I was asked by the Pearson (the publishers) to contribute a session to the annual Law Express revision day. They asked me to talk about exams and in particular about how you survive them.
I never liked exams as a student and I wasn’t initially all that good at them. I just didn’t get the point. After a conversation with my tutor at university I realised that I didn’t have to get the point, I just had to treat taking exams as a skill that can be learned like any other skill and I had to let go of the idea that to do well in an exam you have to know everything and remember it.
So that really was the message I wanted to share – if you’re taking an exam just remember that as long as you have attended classes, done the work you’ve been asked to do as you’ve gone a long and have done a sensible amount of revision, you will know and understand a lot of stuff. You do not need to learn everything, you need to understand it and then there might be one or two things you absolutely have to remember (and they can be written down very quickly) but the rest you just need to think about. Trust yourself and remember to use your brain when you get into the exam.
The other key message is this: There is no right way to prepare and to deal with exam pressure and stress – work out what works for you and stop worrying about what others are doing. To be honest people who start writing the second the examiner says ‘you may start’ freak me out a little. I still wonder what the hell they are writing – I’d like to at least read the question paper before I start writing but then I guess others get panicked by the fact that someone next to them isn’t writing immediately. It’s about what works for you and we’re all different.
I still don’t really like exams, luckily I don’t have to take any but I don’t like setting them either. Exams are weird, artificial and sometimes unnecessarily hostile with the uncomfy chairs, too small desks, loudly ticking clocks and stern looking examiners/inivgilators. Pens never run out in lectures, they save that for exams, water bottles only leak in exams, your usually comfy pants suddenly make you feel really self-conscious and then you can’t remember anything at all… But try and remember this: Exams are there to test your ability to apply what you know to a practical or theoretical question within a given time. They are not a memory test, so it is not about remembering lots of information, it is about understanding stuff and if you understand something you will be able to think about it, use it and develop it when you get into the exam room.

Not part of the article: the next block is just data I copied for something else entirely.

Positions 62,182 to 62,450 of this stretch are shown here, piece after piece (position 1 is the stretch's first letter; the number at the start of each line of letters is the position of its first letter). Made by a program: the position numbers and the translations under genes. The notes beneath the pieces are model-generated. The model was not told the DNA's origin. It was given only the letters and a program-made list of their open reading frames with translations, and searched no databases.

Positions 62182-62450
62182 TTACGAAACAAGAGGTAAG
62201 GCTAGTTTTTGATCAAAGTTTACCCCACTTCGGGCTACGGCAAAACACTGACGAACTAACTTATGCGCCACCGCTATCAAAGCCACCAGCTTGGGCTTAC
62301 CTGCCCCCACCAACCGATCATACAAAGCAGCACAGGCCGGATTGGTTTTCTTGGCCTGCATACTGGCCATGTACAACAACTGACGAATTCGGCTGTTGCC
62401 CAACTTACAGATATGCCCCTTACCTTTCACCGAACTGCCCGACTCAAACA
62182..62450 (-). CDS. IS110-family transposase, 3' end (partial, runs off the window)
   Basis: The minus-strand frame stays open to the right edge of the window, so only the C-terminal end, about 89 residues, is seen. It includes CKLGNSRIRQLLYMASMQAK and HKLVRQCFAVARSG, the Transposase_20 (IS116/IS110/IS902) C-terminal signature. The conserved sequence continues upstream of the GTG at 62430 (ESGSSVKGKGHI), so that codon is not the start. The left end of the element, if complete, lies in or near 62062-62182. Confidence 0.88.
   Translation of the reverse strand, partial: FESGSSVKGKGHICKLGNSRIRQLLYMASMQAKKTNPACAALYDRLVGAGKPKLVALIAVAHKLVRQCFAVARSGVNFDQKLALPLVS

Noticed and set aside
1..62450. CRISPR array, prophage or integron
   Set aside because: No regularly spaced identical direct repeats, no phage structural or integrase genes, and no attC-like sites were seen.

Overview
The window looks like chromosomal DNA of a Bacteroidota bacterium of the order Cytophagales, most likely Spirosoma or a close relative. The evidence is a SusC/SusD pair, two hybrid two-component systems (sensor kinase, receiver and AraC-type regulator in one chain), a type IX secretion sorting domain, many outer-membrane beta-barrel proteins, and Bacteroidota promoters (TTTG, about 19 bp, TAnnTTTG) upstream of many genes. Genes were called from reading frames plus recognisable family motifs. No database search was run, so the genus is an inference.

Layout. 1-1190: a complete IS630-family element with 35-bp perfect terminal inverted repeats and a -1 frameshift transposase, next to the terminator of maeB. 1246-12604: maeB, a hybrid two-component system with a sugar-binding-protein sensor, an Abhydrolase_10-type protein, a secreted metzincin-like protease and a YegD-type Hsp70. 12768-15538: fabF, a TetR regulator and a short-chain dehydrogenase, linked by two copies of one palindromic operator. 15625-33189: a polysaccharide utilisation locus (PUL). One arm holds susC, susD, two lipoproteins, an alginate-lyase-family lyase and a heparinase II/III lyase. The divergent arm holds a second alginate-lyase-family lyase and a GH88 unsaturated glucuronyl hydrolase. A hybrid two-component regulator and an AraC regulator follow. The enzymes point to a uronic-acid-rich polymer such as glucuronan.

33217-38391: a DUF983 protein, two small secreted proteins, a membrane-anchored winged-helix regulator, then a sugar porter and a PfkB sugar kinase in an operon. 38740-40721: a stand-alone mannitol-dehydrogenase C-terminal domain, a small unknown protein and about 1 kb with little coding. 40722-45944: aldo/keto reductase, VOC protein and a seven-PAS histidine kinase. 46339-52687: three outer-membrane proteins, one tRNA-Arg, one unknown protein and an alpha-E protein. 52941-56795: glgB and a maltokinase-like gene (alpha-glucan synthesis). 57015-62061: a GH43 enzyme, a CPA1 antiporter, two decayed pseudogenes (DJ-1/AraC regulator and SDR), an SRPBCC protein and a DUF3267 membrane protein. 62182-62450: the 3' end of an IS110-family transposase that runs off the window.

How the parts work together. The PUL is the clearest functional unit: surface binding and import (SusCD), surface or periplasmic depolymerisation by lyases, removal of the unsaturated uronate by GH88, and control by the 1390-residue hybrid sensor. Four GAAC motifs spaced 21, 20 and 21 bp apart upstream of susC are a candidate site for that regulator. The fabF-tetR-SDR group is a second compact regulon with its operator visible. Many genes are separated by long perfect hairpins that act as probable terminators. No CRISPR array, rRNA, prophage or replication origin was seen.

Anyway, just in case they are useful to any of you, my slides from the day are here:
Last Thursday saw the School of Law having another go at a little seminar series. We have tried this before and they fizzle out because attendance is usually low and people are busy… However we all do interesting research and we need to make time to talk to each other about it. So in spite of being full of cold and having a cotton wool brain I was really looking forward to it. The plan is to have regular seminars where one of us can present work in progress or even just an idea and we can chat about it. I like that. It’s what academic should be doing – having ideas and talking about them.
Well my wonderful colleague Dr Sanna Elfving has lots of ideas, good ideas and mostly they are about things that I don’t know all that much about. Sanna delivered the first research seminar on her work looking at the regulation of shale gas in the UK. Her slides from the session can be found here:
I was struck by three things as we talked about shale gas extraction. First, the idea of pumping water and chemicals deep into the ground under high pressure seems like a bloody stupid idea – perhaps not the best thought to base a legal debate on but it was the first that srpung to mind. The other two points are rather more legal in nature: The regulation, though not specific to shale gas but designed to cover more conventional oil and gas extraction, seems ridiculously complex. There are so many different organisations involved in granting the many different licences which might be required, not to mention the role of planning permissions etc. Doesn’t the complexity mean that it is quite likely that something somewhere falls between the cracks and our health and environmnent are not adequately protected? If you are pro fracking then the complexity is absured, if you are against it, it is worrying.
The other question that arose for me is the obvious gap between politcal rhetoric and politcal will to actually see this happen. The Tories in particualr have pledged their support to fracking but nothing is done to actually facilitate making fracking a reality. Europe (or more accurately the EU but accuracy isn’t always a strong point in these debates) gets blamed for delays but actually there is no European legal framework on this and case law coming from Luxembourg is sending mixed messages (I must ask Sanna about the cases she mentioned, I have already forgotten).
It was a really lovely way to spend an hour and I was again struck by how varied legal scholarship is and how much really interesting stuff there is out there that I don’t really know anything about. More importantly though I also remembered how much fun it is to talk to people about their work, to hear their thoughts and to learn from people who really know their stuff. Research seminars are a good thing, go if you can!